To begin with, ‘The Lamb of God’ is a completely new term, it has never heard anywhere before, and is not used anywhere else in the bible (Hoezee; Gaventa and Petersen). It is a reference to multiple ways God is present to Israel:

  • their liberation from slavery in Egypt
  • the sacrifice of Isaac
  • the Temple cultic sacrificial system and
  • the suffering servants from Isaiah (Gaventa and Petersen; Harrelson; Boring).

John says Jesus will take away the sin – singular – the sin of the world. Jesus’ purpose in not individual, it is universal. It is not about our specific moral misconduct. It is about the consequences of any action that

  •  creates distance in our relationship with God/Jesus/Spirit (Jacobson, Lewis and Skinner)
  •  contributes to alienation and darkness or (Gaventa and Petersen; Harrelson;
  •  the world’s collective brokenness (Boring; Gaventa and Petersen; Harrelson).

So, this is not about me, or you, or even us. This is about everyone, the entire world, all the cosmos.

Secondly, the conversation between Jesus and John’s two disciples is simple. And not so much so. Jesus asks “What are you looking for?” But, because this is a bible story and because Jesus is asking a question, we know Jesus does not think these two strangers have lost their keys or its 1st century like thing. Jesus is inviting them to share from the depths of their hearts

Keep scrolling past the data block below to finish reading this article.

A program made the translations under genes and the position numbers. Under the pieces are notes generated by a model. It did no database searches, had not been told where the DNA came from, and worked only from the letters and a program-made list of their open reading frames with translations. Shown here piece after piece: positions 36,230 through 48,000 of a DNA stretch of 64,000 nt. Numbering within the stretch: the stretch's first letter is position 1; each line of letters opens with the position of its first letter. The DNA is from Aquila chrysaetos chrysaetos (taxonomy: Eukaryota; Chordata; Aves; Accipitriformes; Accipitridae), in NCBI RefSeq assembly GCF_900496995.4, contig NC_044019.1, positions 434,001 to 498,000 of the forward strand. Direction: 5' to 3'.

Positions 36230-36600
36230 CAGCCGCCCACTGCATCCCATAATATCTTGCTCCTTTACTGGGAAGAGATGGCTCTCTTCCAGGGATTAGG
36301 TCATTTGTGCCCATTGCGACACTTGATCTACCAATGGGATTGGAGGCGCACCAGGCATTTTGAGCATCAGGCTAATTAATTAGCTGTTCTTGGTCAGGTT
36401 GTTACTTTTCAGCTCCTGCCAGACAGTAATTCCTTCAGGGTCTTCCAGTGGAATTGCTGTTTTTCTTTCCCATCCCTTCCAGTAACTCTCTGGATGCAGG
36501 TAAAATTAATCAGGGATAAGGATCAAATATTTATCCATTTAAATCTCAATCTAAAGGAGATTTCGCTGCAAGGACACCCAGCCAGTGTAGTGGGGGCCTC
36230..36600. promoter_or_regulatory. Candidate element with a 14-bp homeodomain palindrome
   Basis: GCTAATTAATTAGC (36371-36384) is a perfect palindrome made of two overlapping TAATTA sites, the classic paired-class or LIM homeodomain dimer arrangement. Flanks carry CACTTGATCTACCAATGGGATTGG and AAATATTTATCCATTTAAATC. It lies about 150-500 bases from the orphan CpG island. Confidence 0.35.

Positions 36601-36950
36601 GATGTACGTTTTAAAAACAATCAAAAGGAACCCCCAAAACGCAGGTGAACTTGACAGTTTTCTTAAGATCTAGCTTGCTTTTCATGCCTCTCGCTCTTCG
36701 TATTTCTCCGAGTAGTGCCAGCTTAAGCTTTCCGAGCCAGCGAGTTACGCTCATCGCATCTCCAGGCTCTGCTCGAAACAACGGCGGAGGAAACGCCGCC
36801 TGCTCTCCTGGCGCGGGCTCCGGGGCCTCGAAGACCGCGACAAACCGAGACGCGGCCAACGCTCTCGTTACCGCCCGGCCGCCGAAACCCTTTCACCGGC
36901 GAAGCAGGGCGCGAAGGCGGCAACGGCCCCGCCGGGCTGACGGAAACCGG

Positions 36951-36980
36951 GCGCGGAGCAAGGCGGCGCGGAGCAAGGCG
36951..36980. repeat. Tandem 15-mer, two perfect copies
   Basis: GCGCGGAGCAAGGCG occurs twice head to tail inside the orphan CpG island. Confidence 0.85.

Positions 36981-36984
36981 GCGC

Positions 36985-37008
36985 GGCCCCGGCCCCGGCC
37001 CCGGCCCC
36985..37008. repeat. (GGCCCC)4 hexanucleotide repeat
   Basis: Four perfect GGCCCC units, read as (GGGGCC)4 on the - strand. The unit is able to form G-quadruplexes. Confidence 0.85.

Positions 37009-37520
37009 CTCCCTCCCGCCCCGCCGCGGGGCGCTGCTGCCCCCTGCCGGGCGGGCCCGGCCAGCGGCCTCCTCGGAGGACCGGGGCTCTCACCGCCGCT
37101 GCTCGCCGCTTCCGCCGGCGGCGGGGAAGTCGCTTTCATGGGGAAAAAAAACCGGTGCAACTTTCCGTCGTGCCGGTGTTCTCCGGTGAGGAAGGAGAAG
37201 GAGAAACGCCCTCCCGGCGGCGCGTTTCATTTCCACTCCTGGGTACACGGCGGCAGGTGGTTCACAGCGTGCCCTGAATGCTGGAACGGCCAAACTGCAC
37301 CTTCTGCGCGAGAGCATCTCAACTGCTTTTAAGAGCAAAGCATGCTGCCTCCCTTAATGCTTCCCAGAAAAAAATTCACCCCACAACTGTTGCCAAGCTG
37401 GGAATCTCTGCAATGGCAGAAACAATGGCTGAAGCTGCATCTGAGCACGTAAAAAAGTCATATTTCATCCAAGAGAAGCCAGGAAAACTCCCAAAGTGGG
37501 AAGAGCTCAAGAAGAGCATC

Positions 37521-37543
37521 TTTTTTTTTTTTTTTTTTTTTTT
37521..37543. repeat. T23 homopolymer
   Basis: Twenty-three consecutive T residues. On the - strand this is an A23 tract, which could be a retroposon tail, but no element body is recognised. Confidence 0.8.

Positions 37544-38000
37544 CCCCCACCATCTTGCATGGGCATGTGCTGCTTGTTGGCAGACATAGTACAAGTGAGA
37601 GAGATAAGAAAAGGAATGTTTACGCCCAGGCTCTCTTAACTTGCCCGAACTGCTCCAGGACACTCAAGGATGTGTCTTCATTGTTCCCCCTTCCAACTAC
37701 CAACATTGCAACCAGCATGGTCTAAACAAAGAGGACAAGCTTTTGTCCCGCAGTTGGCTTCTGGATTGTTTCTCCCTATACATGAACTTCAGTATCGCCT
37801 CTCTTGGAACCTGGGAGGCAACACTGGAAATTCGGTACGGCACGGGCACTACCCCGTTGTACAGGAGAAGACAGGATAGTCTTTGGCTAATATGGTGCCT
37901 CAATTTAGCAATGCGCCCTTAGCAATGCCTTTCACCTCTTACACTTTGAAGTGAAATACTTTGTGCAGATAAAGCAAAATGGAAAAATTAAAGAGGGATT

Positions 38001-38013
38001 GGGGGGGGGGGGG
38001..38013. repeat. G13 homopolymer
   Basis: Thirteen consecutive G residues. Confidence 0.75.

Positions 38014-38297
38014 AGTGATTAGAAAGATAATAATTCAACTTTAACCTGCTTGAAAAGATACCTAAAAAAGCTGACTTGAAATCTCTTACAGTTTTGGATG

•  what are they seeking (Jacobson, Lewis and Skinner)
  •  what they are longing for most hope for (Lose) and
  •  what motivates them (West).

The disciples’ answer is another question “Where are you staying?” Now, it is not unusual for a teacher to answer a student’s or follower’s question with a question. It is unusual the other way around. So, we know something is up which is that ‘staying’ is not reference to Jesus’ Inn number. What they want to know is where Jesus abides. (Clavier; Gaventa and Petersen). Later we will hear Jesus say:

Abide in me as I abide in you. Just as the branch cannot bear fruit by itself unless it abides in the vine, neither can you unless you abide in me. (John 15:4.)